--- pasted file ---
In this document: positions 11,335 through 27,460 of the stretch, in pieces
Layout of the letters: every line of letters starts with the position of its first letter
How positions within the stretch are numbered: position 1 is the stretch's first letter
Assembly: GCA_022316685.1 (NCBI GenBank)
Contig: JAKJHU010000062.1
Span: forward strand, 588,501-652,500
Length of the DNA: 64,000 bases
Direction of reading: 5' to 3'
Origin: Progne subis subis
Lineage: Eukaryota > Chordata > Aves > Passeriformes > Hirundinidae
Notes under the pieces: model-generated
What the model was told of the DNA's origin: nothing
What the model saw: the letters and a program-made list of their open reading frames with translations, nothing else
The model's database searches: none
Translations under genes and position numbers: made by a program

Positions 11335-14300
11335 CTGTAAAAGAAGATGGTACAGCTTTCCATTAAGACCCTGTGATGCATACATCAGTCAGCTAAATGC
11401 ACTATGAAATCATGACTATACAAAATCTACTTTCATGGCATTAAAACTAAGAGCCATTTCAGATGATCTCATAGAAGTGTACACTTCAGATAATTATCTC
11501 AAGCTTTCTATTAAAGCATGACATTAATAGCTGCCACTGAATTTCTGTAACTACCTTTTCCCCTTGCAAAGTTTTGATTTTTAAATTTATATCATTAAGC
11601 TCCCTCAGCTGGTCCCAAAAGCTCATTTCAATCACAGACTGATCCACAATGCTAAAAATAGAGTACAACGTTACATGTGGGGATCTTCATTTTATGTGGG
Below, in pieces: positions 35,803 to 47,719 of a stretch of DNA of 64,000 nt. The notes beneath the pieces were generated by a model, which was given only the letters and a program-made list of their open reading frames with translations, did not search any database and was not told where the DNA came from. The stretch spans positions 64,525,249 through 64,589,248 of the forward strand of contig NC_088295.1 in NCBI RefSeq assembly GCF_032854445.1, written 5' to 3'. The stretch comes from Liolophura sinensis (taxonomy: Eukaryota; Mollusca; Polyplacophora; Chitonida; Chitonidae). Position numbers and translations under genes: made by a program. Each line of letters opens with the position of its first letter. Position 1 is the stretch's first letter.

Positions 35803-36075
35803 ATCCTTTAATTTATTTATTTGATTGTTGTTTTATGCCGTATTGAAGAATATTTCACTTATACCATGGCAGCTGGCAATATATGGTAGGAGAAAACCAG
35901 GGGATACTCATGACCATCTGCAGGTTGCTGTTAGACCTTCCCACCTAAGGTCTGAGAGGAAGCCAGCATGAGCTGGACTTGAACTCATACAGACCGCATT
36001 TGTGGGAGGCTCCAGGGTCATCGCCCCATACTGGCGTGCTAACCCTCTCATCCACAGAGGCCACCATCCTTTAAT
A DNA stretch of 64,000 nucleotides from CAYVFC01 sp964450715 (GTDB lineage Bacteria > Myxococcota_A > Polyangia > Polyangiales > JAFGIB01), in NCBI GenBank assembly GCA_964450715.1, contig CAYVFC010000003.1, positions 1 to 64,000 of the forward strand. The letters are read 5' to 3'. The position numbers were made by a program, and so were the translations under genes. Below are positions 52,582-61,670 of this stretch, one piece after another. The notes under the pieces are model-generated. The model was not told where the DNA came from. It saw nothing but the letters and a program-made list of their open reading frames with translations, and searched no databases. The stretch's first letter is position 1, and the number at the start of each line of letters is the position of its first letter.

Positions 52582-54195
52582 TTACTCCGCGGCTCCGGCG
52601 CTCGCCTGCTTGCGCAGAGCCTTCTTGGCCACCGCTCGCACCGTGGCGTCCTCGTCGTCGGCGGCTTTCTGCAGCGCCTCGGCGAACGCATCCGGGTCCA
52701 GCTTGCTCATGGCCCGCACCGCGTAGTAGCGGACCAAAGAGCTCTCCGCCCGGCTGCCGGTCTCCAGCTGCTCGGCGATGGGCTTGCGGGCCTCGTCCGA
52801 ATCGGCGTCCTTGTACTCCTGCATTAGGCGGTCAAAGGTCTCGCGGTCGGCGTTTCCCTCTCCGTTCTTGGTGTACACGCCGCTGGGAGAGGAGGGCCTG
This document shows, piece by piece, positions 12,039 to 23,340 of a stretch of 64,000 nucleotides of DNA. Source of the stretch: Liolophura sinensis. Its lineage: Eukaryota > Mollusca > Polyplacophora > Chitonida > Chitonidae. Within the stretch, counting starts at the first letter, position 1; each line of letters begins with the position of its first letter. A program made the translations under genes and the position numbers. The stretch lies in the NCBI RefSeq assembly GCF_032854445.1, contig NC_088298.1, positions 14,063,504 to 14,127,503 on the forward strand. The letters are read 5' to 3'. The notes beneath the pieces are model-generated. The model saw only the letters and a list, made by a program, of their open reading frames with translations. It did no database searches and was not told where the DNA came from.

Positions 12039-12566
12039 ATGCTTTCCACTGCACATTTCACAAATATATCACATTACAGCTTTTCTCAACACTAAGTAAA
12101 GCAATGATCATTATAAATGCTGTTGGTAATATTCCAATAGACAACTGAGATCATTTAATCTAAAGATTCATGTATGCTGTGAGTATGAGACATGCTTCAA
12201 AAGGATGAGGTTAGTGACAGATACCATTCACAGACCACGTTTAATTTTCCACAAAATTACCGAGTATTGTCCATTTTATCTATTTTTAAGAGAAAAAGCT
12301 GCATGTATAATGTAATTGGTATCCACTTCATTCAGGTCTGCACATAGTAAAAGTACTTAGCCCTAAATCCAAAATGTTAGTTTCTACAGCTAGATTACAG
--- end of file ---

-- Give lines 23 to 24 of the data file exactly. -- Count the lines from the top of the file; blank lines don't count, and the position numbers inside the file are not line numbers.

35803 ATCCTTTAATTTATTTATTTGATTGTTGTTTTATGCCGTATTGAAGAATATTTCACTTATACCATGGCAGCTGGCAATATATGGTAGGAGAAAACCAG
35901 GGGATACTCATGACCATCTGCAGGTTGCTGTTAGACCTTCCCACCTAAGGTCTGAGAGGAAGCCAGCATGAGCTGGACTTGAACTCATACAGACCGCATT